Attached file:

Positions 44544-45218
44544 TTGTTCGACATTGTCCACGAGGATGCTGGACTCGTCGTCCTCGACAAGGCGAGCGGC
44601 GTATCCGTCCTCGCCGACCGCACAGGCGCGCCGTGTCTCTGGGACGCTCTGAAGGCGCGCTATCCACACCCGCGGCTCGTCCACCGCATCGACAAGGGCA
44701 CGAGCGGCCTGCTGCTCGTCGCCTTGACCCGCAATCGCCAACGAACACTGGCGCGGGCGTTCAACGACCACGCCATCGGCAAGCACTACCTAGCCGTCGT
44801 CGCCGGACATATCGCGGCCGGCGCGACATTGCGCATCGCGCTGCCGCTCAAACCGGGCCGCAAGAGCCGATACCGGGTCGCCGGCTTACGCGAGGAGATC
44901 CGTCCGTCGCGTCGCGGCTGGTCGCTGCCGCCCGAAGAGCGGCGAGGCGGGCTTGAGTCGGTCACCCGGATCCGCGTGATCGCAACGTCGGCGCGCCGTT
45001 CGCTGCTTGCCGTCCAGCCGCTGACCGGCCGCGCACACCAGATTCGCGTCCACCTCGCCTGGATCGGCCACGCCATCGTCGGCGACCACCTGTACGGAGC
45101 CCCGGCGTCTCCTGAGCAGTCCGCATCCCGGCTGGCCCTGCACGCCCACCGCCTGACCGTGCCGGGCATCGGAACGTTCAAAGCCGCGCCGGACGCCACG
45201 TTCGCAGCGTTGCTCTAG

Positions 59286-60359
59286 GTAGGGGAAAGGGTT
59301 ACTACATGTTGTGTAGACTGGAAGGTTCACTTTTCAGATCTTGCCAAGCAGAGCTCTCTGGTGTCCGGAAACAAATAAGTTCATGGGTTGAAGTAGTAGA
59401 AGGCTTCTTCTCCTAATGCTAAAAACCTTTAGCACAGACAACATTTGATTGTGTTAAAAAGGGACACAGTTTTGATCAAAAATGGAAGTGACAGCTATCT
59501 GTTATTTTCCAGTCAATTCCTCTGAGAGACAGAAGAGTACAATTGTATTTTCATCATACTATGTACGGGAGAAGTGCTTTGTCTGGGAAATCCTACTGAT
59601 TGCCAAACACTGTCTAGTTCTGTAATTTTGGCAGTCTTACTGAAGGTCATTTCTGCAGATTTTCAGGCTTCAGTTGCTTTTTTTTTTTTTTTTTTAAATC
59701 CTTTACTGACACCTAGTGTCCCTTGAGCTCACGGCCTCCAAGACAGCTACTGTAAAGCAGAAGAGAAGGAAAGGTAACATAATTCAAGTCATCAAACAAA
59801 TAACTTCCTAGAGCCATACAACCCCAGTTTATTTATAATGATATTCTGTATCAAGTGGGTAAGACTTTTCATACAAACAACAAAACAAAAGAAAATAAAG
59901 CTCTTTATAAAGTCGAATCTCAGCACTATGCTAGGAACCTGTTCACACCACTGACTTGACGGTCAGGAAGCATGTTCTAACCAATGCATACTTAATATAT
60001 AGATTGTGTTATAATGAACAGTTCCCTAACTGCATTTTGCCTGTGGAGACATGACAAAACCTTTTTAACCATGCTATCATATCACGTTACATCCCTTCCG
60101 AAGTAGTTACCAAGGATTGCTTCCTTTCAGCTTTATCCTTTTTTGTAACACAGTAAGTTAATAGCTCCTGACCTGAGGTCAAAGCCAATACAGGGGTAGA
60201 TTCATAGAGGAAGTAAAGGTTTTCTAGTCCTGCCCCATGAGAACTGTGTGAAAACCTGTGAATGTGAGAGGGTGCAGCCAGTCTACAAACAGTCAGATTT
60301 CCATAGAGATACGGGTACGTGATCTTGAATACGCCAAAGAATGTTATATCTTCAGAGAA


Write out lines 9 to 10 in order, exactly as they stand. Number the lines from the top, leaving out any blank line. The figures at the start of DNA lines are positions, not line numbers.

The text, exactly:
45201 TTCGCAGCGTTGCTCTAG

Positions 59286-60359